Most glaucoma treatments are intended to lower or take under control the intraocular pressure that damages the optic nerve and in this way prevents the normal transmission of information to the brain, causing severe pain. The first thing that doctors prescribe to glaucoma patients after surgery are glaucoma eye drops, which sometimes can be effective enough to control the IOP and prevent the inevitable eye damage. However, this type of treatment does not suit every patient due to different general heath conditions.
The point is that eye drops placed in the eye are absorbed by the blood vessels on the surface of the eye and get directly into the bloodstream. Then they negatively affect breathing and heart rate. Plus, glaucoma drops can worsen the medical conditions you already have, like asthma. To avoid this, many patients have found marijuana as a great glaucoma treatment, but does it really work or is it just what people wish it to do?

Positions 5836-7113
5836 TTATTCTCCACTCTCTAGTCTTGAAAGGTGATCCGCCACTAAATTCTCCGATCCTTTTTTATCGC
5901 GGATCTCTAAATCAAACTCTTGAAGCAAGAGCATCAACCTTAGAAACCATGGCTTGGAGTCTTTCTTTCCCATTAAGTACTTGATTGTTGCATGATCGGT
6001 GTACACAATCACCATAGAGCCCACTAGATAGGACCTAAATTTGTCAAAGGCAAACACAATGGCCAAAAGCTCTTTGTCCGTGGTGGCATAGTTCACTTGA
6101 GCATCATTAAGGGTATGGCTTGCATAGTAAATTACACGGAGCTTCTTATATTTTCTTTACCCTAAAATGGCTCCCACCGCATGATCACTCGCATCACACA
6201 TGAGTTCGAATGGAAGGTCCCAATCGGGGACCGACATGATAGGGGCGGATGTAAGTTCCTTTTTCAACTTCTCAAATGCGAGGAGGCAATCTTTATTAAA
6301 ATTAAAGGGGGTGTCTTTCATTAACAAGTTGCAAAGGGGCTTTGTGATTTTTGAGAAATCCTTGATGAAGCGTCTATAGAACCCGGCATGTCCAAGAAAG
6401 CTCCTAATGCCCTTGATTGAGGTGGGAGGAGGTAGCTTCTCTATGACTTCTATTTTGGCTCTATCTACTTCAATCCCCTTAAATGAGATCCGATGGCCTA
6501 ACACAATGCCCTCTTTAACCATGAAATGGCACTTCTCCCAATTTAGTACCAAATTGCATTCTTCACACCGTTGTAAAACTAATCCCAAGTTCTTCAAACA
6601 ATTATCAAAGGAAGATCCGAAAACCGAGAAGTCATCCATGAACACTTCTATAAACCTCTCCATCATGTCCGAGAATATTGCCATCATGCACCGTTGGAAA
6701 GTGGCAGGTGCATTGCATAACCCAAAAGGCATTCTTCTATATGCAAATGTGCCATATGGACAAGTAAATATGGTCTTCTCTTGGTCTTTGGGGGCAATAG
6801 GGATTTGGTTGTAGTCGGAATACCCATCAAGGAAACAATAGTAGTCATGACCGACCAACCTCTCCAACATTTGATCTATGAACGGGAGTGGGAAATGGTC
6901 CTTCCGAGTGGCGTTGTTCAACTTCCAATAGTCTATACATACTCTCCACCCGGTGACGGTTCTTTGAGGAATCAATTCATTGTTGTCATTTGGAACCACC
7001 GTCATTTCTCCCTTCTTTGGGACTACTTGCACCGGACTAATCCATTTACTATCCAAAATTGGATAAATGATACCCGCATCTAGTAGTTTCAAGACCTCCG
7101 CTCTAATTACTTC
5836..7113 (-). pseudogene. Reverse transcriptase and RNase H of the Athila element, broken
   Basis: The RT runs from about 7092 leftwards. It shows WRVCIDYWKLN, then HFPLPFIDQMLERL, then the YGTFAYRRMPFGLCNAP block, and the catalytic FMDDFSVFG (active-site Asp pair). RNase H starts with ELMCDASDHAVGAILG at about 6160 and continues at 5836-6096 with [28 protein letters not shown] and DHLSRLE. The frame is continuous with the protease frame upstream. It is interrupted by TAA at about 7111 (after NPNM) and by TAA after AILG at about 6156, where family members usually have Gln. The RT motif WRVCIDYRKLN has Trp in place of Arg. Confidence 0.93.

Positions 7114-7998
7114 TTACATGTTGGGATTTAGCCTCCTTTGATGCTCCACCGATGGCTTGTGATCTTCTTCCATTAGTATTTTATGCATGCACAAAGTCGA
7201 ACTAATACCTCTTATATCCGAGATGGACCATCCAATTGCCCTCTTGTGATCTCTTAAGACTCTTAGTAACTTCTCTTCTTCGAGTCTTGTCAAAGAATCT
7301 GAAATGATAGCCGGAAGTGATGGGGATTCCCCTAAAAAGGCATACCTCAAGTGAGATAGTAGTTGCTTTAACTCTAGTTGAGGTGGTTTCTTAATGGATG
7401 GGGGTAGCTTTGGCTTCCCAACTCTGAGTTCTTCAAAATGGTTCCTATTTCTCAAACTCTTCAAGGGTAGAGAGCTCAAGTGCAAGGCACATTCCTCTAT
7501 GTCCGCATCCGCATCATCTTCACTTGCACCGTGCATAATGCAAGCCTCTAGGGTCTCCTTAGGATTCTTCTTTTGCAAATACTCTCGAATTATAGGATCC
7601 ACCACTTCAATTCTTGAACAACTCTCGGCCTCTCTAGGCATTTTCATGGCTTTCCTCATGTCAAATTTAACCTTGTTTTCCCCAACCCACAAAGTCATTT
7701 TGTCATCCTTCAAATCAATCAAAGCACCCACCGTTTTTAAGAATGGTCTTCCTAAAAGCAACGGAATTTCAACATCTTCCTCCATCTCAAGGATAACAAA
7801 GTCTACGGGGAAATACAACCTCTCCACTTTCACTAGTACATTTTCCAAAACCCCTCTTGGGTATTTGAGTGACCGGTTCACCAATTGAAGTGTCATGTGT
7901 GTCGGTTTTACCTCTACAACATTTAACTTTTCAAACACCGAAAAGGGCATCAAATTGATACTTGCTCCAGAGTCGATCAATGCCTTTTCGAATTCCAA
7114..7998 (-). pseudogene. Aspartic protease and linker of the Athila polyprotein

What is the truth?
Some patients believe in marijuana’s health benefits and use it as a treatment, including for glaucoma. The reason for their trust is the result of the research that was conducted in the late 1970s. The scientists found out that weed use caused a short-term effect of lowering eye pressure. However, in November, a group of scientists published a study in the European Journal of Immunology, which showed that marijuana suppressed the human immune system and potentially made the marijuana user more susceptible to infectious diseases and growth of cancer cells.
The American Academy of Ophthalmology states that there are many risks associated with the side effects of marijuana use, like tachycardia, decreased blood pressure, pregnancy with high risk of miscarriage, violation of coordination center functions, impairment of memory, increased risk of cancer development and emphysema, etc. These dangers exceed any possible health benefit of marijuana. That is why the widely spread opinion of marijuana’s benefit for glaucoma is significantly exaggerated.